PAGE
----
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(Message started by: crackeur on Jul 1st, 2007, 9:21pm)

Title: patent law suit
Post by crackeur on Jul 1st, 2007, 9:21pm
Some one is having products that the pending patent coves. When can the patent holder sue? After patent grant..
what is doctrine of laches? how many years do I have to sue?

Title: Re: patent law suit
Post by JimIvey on Jul 1st, 2007, 10:06pm
You have no right to exclude others until your patent issues.  However, if the published claims are substantially the same as the issued claims, you can get damages (compensation) for infringement after publication and before issuance if the infringer is put on actual notice.  Actual notice means they have to know about your published application.  Someone (most likely you) will have to send them a copy of your published application and a note putting them on actual notice.  I've never done one of those letters, so I'm not sure exactly what's required to put someone on actual notice.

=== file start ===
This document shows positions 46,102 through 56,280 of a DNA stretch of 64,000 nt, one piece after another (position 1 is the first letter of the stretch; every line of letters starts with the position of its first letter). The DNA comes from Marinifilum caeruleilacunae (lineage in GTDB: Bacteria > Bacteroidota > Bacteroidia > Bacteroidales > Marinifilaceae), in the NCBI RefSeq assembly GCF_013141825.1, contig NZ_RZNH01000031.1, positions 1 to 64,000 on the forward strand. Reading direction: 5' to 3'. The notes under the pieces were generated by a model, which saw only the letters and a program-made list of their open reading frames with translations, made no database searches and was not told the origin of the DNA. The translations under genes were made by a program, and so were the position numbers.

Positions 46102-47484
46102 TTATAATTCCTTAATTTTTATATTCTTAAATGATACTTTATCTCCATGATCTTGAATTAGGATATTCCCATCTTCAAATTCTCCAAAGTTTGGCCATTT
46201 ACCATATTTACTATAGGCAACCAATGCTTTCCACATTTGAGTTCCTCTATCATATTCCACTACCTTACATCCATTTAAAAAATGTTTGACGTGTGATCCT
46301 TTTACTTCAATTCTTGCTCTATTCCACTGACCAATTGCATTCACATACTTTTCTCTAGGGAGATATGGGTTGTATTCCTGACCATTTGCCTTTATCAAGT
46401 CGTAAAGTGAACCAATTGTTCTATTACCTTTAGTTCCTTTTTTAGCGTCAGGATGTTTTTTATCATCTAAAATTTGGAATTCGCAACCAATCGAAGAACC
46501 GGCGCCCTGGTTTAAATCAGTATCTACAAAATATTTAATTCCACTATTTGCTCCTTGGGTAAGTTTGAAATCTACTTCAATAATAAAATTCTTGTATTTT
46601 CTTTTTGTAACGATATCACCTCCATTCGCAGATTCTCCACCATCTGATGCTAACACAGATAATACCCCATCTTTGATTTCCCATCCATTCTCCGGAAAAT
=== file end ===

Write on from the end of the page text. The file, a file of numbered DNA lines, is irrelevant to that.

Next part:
Laches is 6 years, I believe.  But I don't believe it works like normal laches where you can't sue at all if you don't sue by a particular time.  I think you can always sue but are limited to damages for infringing activity in the most recent 6 years.

Regards.

Title: Re: patent law suit
Post by JSonnabend on Jul 2nd, 2007, 9:31am
Jim, you're confusing the six year limitation on damages under 35 U.S.C. 286 with laches, which is an equitable doctrine.  Laches can operate to deprive a claimant of all relief, based on the principals of equity, while the six year limitation on damages is just that, and it's set statutorily.

- Jeff

Title: Re: patent law suit
Post by JimIvey on Jul 2nd, 2007, 3:25pm
Yeah, you're right.  I thought of that after I clicked "Post" but had already navigated away, forgeting into which forum that was posted.

Thanks for the correction.



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